Canales had three sons play for Vols, three for Mississippi State

MEMPHIS - Fifty years and six days ago, George and Augusta Canale drove from their farm outside of Germantown to Crump Stadium in Midtown to watch Mississippi State and Tennessee play football.

They were among 22,013 who basked in an 80-degree afternoon to watch a 7-6 Mississippi State win, secured when the Vols failed a two-point conversion in the fourth quarter.

The Canales didn't know whether to be happy or sad. They had four sons playing in that one game, and their loyalties were divided: Three of their sons suited up for Tennessee; one wore a Mississippi State uniform.

So when it came time to choose a seat for the afternoon, they picked neither the north or the south side.

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Comments » 5

AllforTenn writes:

A reporter looking for a subject to write about.


in response to AllforTenn:

A reporter looking for a subject to write about.

Perhaps it would be good for some of the younger fans to learn a little about the history of the game, and the traditions of Tennessee football.

FWBVol writes:

in response to AllforTenn:

A reporter looking for a subject to write about.

By definition, I believe it is a reporter's job to look for a story, or as you put it, subject, to write about. I found this to be an interesting story. I knew that the Canales had multiple brothers that played at Tennessee, but I didn't realize there was an equal number of brothers that played at Mississippi State.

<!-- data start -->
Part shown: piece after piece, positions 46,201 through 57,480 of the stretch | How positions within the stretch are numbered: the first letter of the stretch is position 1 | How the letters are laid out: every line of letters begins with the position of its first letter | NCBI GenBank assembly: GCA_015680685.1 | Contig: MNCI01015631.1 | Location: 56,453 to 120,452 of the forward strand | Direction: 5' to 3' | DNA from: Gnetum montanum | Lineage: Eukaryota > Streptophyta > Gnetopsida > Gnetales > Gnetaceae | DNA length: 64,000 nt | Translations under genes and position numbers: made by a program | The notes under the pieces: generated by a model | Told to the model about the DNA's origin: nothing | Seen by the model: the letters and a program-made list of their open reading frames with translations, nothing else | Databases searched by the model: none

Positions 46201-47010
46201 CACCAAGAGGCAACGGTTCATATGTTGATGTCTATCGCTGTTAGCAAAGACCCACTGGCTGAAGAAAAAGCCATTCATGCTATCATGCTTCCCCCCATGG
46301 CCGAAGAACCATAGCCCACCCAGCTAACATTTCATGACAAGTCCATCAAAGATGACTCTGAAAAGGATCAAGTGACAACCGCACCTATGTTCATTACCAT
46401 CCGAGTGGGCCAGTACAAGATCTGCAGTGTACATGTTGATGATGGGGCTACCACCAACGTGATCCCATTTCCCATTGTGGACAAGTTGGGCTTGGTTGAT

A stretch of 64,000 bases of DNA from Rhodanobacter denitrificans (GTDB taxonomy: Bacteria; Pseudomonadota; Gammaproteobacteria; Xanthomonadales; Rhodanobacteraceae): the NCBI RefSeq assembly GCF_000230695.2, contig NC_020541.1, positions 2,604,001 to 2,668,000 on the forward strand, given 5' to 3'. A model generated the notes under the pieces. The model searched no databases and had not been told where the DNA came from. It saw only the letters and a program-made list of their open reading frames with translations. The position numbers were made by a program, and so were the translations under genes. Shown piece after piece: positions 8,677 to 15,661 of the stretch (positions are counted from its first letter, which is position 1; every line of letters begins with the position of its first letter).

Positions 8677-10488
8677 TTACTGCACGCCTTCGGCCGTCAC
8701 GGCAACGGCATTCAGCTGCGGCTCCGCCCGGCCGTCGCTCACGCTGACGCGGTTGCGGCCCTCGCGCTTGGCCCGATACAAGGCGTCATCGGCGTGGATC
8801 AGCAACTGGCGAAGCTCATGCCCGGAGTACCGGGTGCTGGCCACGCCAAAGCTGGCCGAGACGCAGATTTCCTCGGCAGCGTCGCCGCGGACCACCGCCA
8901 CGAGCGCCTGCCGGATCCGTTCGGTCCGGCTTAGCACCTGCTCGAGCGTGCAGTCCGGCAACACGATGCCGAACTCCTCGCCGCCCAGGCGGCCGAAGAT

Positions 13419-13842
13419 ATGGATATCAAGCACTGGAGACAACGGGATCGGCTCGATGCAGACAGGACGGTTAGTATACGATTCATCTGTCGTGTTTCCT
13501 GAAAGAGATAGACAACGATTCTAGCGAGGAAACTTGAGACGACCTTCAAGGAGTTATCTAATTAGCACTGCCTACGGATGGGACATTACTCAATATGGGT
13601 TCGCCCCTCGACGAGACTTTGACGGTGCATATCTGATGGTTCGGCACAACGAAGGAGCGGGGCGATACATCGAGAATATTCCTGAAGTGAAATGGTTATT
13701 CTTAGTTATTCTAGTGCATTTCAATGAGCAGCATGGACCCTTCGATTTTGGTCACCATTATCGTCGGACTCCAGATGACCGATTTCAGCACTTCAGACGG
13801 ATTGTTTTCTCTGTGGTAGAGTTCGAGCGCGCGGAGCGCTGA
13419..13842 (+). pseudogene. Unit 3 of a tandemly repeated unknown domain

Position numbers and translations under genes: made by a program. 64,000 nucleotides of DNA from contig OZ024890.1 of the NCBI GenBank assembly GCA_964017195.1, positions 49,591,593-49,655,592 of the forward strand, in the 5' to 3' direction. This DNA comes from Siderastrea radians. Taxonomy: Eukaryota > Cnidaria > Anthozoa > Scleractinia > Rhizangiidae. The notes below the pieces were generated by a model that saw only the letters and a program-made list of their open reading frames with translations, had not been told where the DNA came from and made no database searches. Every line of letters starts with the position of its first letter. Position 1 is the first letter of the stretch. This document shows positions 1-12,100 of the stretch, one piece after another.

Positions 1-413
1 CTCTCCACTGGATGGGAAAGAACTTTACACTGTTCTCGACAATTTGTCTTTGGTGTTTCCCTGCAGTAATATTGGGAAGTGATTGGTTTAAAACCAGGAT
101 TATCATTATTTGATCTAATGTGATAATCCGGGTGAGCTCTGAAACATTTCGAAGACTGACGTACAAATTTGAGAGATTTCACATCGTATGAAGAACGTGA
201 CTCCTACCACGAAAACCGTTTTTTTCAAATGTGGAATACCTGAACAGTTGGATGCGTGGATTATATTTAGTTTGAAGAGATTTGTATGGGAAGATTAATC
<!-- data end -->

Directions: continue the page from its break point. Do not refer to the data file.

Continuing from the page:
The history and rivalries that pass from genereation to generation help make the SEC college football's best conference. From brothers Steve and Ken DeLong at Tennessee to Steve's son Keith DeLong. From running back James Berry to defensive back Eric Berry what a great tradition.

Quarterback Archie Manning at Ole Miss fathers Peyton, who breaks every record at Tennessee and Eli who follows his dad's steps at Mississippi.

And I could continue about the families that make the league great.

iowa_vol writes:

Nice story about a great family. I didn't know all the history. Billy was a coach and teacher at CBHS when I was there. You damn sure didn't want to be on his bad side. Rumor was they put him in a cage with a live bear in college and he kicked the bears arse. Also was refered to as "zipper neck" when out of ear shot due to his scar. A fine southern family who put their mark on SEC football.

Couchdummy writes:

in response to AllforTenn:

A reporter looking for a subject to write about.

What a grumpy grouchy person you must be. Human interest stories are often interesting and heartwarming. Guessing that your reading is limited to comic books or wall grafitti.

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